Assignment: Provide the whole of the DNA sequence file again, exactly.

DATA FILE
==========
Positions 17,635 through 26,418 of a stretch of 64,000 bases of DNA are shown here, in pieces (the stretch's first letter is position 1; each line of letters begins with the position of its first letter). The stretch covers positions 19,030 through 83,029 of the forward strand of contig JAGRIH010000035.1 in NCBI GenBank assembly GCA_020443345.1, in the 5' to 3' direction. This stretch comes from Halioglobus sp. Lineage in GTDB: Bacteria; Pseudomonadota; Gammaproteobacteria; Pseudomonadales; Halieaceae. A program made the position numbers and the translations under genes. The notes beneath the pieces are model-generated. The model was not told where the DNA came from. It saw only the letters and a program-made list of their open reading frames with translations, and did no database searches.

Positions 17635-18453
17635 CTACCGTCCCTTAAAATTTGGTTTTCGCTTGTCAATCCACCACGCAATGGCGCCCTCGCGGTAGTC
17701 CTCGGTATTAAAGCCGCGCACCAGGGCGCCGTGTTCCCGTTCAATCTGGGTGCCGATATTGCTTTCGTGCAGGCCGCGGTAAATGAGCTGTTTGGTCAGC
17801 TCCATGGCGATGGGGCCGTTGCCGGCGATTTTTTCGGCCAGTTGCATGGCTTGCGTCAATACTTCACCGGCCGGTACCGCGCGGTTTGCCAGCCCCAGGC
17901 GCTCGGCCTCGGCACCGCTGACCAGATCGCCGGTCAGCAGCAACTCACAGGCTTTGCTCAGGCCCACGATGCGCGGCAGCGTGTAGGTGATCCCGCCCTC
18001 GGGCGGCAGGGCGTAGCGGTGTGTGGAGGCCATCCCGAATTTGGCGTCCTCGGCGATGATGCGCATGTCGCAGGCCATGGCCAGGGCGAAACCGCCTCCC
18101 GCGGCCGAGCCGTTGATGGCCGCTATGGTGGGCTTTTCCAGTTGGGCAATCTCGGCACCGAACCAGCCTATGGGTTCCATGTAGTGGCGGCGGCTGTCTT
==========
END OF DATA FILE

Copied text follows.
Positions 17,635 through 26,418 of a stretch of 64,000 bases of DNA are shown here, in pieces (the stretch's first letter is position 1; each line of letters begins with the position of its first letter). The stretch covers positions 19,030 through 83,029 of the forward strand of contig JAGRIH010000035.1 in NCBI GenBank assembly GCA_020443345.1, in the 5' to 3' direction. This stretch comes from Halioglobus sp. Lineage in GTDB: Bacteria; Pseudomonadota; Gammaproteobacteria; Pseudomonadales; Halieaceae. A program made the position numbers and the translations under genes. The notes beneath the pieces are model-generated. The model was not told where the DNA came from. It saw only the letters and a program-made list of their open reading frames with translations, and did no database searches.

Positions 17635-18453
17635 CTACCGTCCCTTAAAATTTGGTTTTCGCTTGTCAATCCACCACGCAATGGCGCCCTCGCGGTAGTC
17701 CTCGGTATTAAAGCCGCGCACCAGGGCGCCGTGTTCCCGTTCAATCTGGGTGCCGATATTGCTTTCGTGCAGGCCGCGGTAAATGAGCTGTTTGGTCAGC
17801 TCCATGGCGATGGGGCCGTTGCCGGCGATTTTTTCGGCCAGTTGCATGGCTTGCGTCAATACTTCACCGGCCGGTACCGCGCGGTTTGCCAGCCCCAGGC
17901 GCTCGGCCTCGGCACCGCTGACCAGATCGCCGGTCAGCAGCAACTCACAGGCTTTGCTCAGGCCCACGATGCGCGGCAGCGTGTAGGTGATCCCGCCCTC
18001 GGGCGGCAGGGCGTAGCGGTGTGTGGAGGCCATCCCGAATTTGGCGTCCTCGGCGATGATGCGCATGTCGCAGGCCATGGCCAGGGCGAAACCGCCTCCC
18101 GCGGCCGAGCCGTTGATGGCCGCTATGGTGGGCTTTTCCAGTTGGGCAATCTCGGCACCGAACCAGCCTATGGGTTCCATGTAGTGGCGGCGGCTGTCTT